“Tell the story of Frost, Dunyashka. Tell us of the frost-demon, the winter-king Karachun.”
Read in December 2019
As you may already know, I’m fond of seasonal reading, for instance, I often do projects on October with Halloween reads and so, I am currently committed to reading Wintery or Christmassy books. This is how, two years after having shelved The Bear and the Nightingale on my TBR, that I’m finally reading it. The cover itself gave me the winter vibe so bad, with the snowy night and the cabin in the forest. Reading the synopsis (and the first chapter), I mistakenly thought that this book would be a collection of Russian short stories and fairy tales. Therefore, I was surprised that it actually had a plot and characters outside. In fact, there is only one short tale at the beginning and then the whole story is a tale, a love letter to Slavic folklore, which I know close to nothing about so it was a refreshing experience. And Vasilisa’s story caught me off guard but definitely in a good way.
The story takes place on the edge of the Russian wilderness during the Middle Ages. On this land known for its harsh winters, surrounded by superstitions and old spirits, Marina is giving birth to a daughter, Vasilisa. And while the girl takes her first breath, the woman takes her last. Marina knew that the pregnancy was risky and that she probably wouldn’t survive it. But also knew that it would be a special child, the only one of her children gifted with the magical abilities that ran in the bloodline, the first one since her own mother. After Marina’s death, Vasilisa Petrovna and her siblings are raised by her mother’s nursemaid, Dunya, nurtured by her stories of frost-demon and winter-king, and lost maidens. She grows up to be a curious soul and a wild spirit, conversing with spirits that no one else seems to see, hanging out in the woods and refusing to become what is expected from her, a ‘proper lady’.
“Before the end, you will pluck snowdrops at midwinter, die by your own choosing, and weep for a nightingale.”
In order to put Vasilisa back on tracks, her father, Pyotr Vladimirovich, choose to re-marry, and surprisingly, his new bride seems to see the spirits as well. She thinks they are apparitions from the Devil and shortly after her arrival an ambitious and good-looking priest comes to evangelize the village. But on the lands ruled Pyotr an evil force is slowly awakening in the forest. The villagers, that used leave offering to the spirits in exchange from their protection, are turning away from their old ways and therefore neglecting and forgetting those spirits. As a result, they are growing weaker and weaker, especially during long winter times, with food shortages and famine, and their protection is fading. Vasilisa is the only one left fighting for the spirits, trying to feed them in secret, but it doesn’t seem to be enough.
Vasilisa was an interesting character, I really enjoyed reading about her but I often felt so sorry for her. How she had to hide the fact that she could see what others couldn’t was so sad. It was interesting to read about her caught in the middle of the change from the pagan ways to the Christian ways, being called a witch because she was different. But also refusing to walk the path that was traced for her. Married or lock away in a convent? Thanks, but no thanks. The message ‘that girl can be anything they want’ to be is timeless and something I always love to read about. I also adore that she had no apparent love interest throughout this book because she is so strong that she doesn’t need anyone restraining her free spirit. Because how accurate is the sentence “Wild birds die in cages.”?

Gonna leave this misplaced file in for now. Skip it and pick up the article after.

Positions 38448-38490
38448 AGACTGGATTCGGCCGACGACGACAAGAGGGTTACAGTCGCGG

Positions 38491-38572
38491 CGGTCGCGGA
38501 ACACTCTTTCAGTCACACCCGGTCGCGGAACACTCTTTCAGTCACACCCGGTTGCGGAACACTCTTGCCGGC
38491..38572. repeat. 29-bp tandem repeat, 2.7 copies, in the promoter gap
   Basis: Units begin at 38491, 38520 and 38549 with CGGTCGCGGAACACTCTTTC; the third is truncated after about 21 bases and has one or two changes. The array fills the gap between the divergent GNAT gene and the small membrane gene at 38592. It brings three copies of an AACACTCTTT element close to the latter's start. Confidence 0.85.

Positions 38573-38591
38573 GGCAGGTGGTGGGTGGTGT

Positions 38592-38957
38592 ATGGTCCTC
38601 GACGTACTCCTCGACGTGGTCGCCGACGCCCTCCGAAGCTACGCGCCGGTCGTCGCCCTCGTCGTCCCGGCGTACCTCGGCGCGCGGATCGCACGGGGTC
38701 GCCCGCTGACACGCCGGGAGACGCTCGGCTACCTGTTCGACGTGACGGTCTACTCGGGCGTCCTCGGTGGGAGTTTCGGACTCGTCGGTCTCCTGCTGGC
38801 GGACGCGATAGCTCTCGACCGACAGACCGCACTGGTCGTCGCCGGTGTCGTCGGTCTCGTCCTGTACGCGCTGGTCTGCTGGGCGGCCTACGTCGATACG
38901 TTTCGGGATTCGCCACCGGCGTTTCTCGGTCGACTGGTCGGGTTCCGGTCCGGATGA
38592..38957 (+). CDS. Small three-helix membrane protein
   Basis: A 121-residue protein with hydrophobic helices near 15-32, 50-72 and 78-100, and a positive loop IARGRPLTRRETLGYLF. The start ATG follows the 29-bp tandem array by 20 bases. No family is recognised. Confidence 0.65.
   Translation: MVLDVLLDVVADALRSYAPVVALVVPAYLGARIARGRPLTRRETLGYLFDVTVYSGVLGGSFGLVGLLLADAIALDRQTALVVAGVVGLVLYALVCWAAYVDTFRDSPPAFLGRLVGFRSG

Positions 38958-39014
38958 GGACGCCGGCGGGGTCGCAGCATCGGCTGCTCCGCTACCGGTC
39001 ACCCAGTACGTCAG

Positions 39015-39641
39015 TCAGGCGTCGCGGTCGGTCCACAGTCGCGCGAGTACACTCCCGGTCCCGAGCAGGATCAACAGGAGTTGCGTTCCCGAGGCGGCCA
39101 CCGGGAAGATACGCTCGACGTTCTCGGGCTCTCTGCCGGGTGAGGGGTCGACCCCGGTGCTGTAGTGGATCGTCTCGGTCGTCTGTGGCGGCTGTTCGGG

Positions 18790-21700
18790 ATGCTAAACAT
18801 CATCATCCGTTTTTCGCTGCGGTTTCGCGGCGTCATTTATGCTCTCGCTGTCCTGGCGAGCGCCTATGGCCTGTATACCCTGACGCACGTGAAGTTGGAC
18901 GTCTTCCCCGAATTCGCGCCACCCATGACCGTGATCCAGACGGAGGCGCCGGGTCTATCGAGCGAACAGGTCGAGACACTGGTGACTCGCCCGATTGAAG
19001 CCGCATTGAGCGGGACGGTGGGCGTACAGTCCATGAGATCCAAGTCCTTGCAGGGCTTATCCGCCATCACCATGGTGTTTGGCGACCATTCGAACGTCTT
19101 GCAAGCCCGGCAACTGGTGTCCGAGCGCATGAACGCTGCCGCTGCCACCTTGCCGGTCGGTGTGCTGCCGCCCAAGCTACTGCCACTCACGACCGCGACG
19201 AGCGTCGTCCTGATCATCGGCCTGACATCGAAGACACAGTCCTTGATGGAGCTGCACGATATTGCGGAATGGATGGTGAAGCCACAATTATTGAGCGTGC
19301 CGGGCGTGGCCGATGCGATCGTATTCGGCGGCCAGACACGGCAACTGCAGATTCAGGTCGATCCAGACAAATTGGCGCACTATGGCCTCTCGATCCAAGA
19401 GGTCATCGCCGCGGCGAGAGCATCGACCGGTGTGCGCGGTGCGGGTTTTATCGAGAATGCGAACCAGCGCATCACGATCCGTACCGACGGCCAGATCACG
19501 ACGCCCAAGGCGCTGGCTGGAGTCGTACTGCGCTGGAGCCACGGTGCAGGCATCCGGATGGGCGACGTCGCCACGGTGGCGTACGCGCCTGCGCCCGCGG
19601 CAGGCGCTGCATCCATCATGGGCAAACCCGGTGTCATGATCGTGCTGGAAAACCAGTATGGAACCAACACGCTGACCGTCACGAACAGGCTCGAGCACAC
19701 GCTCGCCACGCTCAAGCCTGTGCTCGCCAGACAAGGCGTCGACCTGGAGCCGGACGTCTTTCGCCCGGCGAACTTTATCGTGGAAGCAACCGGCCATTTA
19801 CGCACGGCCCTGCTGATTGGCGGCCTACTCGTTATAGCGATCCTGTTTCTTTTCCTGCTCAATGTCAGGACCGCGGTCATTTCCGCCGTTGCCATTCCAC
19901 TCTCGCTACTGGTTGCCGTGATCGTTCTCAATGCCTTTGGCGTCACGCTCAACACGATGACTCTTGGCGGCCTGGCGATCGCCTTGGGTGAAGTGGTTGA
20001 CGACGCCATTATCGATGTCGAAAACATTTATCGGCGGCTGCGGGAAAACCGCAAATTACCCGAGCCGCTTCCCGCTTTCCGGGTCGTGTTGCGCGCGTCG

“We who live forever can know no courage, nor do we love enough to give our lives.”
First-of-all, I went on a couple of own-voices reviews for this book, and all of them seemed to agree on the fact that Katherine Arden handled the topics well and that she did a tremendous job at researches before writing this book (you can check Nastassja’s for instance, she also gives plenty of advice to help you apprehend this reading experience). I honestly can’t believe this is a debut novel, the writing style is gorgeous and lush and the prose so lyrical and magical. I was drawn into the story, the dark and scary atmosphere was perfectly perceptible, I’m so happy that I chose to read this in winter because it felt right. I felt cold, I felt terrified and it was a sign that the author did a good job.
However, I don’t know what to think about the fact that there will be a second book, I was pretty content with the ending and I don’t feel like a sequel was needed. I really thought that it was supposed to be a standalone and it just bugs me when standalones are turned into series. Overall in found the pacing often too slow, and even though I was mesmerized by the folklore, the story felt mostly passive and not much action happened. I think that the thing that lost me the most in the book is all the names and several different diminutives and nicknames for just one person, that sometimes weren’t even close to the actual name. Most of the time I couldn’t understand who’s the chapter was about and that definitely made my reading less enjoyable. Also, I don’t really enjoy books where religion has a predominant place, and it definitely bothered me in The Bear and the Nightingale. Last but not least, I’m a bit disappointed with the ‘villains’, I found them very one-dimensional and couldn’t care for them.
Have you read or will you read this book?
What did you think about it?